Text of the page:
Psalm 16 – For Safe Keeping

Yeah, I would take some of the chocolate biscuits for ‘safe keeping’.

When I was a boy (a younger legit one at home with Mum and Dad that is) I remember the day Mum would go shopping. That was undoubtedly the best day of the week, because often among the essentials that she purchased was a packet of chocolate biscuits.

I grew up with two siblings and the three of us knew very well what would happen the moment the shopping was unpacked. The deal was to get a hold of as many of those biscuits as possible and either scoff them or put them away. They were precious, they were scrumptious, they brought delight and so it was worth nabbing the collection and stashing them in a safe place where no one else could get to them.

I read Psalm 16 a few times and as I read it, that memory came to me. It came to me because the Psalmist, quite clearly to me, saw himself as the pack of chocolate biscuits. As long as he knew he was in God He knew He was safe and secure. His body was secure (verse 9), his lot was secure (verse 5)  there was great security in Him. As if God delighted to have him in His presence and would keep Him away from evil that lurked around. That’s why it was somewhere he could run to and find that degree of safety because of God’s track record of taking His own for sake keeping.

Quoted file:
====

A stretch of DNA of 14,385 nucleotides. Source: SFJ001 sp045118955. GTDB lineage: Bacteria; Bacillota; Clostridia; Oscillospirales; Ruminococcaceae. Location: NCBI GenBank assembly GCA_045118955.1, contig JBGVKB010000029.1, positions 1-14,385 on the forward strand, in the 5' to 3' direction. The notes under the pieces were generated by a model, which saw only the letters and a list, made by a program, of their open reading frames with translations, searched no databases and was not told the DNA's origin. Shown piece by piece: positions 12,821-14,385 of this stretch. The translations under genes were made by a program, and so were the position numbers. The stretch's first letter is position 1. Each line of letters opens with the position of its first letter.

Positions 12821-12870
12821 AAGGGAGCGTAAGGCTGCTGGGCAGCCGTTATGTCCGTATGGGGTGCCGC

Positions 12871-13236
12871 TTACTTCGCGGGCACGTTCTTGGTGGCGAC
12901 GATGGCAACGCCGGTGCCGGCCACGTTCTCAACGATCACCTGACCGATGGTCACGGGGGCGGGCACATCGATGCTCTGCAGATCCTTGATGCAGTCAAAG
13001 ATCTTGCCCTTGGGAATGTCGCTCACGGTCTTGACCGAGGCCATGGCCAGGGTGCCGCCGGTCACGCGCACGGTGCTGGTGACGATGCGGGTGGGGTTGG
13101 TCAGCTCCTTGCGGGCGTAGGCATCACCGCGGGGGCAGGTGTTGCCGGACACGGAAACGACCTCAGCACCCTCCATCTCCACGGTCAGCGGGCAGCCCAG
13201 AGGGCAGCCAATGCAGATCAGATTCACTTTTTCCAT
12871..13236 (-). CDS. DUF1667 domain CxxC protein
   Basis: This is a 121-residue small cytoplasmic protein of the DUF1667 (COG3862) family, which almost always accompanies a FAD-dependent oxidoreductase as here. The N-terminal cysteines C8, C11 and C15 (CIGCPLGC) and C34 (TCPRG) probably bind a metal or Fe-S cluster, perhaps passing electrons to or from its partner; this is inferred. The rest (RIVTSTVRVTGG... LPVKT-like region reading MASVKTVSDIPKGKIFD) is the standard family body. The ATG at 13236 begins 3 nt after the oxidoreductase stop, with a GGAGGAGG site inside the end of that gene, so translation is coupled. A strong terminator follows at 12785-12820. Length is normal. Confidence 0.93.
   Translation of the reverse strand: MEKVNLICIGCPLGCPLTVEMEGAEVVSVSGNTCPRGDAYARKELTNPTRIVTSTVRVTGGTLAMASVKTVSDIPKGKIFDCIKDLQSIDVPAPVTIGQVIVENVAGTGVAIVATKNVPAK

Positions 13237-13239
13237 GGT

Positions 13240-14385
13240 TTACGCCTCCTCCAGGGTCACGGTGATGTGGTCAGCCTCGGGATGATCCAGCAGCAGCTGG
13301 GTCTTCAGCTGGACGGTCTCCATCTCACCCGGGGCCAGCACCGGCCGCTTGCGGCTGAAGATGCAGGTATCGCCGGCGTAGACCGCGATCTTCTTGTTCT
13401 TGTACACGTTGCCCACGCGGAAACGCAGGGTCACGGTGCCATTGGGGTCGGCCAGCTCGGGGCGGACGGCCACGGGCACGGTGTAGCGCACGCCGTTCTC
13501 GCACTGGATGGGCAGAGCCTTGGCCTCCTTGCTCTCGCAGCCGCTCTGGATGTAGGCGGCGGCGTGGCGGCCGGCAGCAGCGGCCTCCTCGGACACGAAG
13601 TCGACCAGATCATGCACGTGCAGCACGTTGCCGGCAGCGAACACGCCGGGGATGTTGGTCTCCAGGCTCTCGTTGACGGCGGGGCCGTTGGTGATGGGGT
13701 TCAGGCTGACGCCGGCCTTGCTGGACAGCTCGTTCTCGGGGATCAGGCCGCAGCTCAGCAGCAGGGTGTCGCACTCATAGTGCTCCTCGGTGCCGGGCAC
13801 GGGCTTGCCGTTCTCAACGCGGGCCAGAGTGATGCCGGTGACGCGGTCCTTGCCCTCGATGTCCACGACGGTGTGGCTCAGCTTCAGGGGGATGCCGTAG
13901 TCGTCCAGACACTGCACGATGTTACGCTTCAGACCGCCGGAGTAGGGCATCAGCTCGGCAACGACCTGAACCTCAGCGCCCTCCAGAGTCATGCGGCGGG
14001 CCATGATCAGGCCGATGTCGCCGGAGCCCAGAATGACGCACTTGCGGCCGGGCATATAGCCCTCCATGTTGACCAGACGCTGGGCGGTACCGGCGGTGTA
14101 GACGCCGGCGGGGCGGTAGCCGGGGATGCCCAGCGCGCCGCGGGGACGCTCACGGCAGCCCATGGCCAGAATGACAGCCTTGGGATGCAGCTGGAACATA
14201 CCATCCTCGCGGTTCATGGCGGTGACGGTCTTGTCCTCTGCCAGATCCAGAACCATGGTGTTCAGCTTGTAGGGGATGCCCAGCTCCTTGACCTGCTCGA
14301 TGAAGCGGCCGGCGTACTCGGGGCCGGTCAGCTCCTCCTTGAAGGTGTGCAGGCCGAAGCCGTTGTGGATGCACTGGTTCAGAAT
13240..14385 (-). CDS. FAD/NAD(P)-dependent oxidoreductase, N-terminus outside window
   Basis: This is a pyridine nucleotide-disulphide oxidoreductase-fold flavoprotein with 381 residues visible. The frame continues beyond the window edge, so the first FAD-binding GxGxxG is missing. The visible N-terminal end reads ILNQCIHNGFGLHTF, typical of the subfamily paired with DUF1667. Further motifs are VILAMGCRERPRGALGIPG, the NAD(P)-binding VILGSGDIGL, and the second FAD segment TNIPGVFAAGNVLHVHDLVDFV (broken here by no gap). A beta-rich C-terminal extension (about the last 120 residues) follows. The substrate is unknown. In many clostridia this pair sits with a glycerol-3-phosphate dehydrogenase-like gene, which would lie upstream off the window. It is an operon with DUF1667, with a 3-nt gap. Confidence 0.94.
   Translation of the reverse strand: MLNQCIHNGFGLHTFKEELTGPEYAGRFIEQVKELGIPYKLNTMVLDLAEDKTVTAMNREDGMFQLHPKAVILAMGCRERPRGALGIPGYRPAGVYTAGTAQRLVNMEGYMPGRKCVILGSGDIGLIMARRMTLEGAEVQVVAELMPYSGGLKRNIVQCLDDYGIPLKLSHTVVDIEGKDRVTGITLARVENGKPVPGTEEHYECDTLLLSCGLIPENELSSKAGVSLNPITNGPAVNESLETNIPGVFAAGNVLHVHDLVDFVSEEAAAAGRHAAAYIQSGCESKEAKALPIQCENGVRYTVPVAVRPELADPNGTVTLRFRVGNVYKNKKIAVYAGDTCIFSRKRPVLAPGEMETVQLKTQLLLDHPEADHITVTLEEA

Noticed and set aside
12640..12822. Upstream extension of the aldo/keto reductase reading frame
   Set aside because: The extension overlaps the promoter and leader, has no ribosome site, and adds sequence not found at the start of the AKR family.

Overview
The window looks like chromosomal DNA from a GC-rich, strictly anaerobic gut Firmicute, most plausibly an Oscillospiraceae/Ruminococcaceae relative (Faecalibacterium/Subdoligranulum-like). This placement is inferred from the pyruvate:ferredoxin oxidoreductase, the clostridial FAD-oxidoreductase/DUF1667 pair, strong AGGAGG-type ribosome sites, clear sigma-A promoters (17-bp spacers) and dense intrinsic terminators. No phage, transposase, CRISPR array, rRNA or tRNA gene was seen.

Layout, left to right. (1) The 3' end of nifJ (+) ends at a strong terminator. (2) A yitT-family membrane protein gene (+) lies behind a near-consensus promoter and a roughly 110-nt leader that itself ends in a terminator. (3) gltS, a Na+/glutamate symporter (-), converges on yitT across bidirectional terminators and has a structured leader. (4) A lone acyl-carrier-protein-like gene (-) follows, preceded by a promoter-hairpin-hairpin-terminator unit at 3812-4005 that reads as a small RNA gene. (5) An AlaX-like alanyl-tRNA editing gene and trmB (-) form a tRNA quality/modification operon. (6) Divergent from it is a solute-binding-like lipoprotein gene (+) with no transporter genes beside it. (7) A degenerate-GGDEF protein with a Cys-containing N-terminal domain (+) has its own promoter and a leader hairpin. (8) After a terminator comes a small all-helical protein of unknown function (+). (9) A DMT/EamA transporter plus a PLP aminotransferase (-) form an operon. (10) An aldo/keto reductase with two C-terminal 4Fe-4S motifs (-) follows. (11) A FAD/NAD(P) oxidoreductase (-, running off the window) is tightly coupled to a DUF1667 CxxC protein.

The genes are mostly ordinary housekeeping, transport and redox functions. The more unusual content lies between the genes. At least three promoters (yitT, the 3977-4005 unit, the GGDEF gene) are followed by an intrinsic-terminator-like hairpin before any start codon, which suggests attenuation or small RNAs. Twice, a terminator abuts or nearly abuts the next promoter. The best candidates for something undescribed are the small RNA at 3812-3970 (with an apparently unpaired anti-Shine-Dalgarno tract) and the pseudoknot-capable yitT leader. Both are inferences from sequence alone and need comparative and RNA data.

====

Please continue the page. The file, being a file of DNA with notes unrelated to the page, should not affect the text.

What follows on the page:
It’s also why it’s so fitting that efforts were made to ensure that the Psalmist was kept on the path to life. That way the Psalmist had a profound understanding of just how precious God was to Him and likewise just how precious He was to God. He and all those who feared the Lord and loved Him.

That degree of reassurance and confidence in the land of the living is rare. So fragile is the state of affairs outside God, so prone to anxiety and stress. So liable to the circumstances that can be ever changing and at times so cruel. This is not a confidence that says bad things will never happen. This is a confidence that says that there is a place and a divine presence that you can resort to in those times. This is a confidence that says that even in the anguish of death there is still a path to life. Where the tears of sorrow in the night can be turned to joy in the morning.

That confidence in God is very much needed in a world of debilitating and unsettling uncertainty. It’s certainly better than the pack of chocolate biscuits.

For His Name’s Sake

Shalom

C. L. J. Dryden

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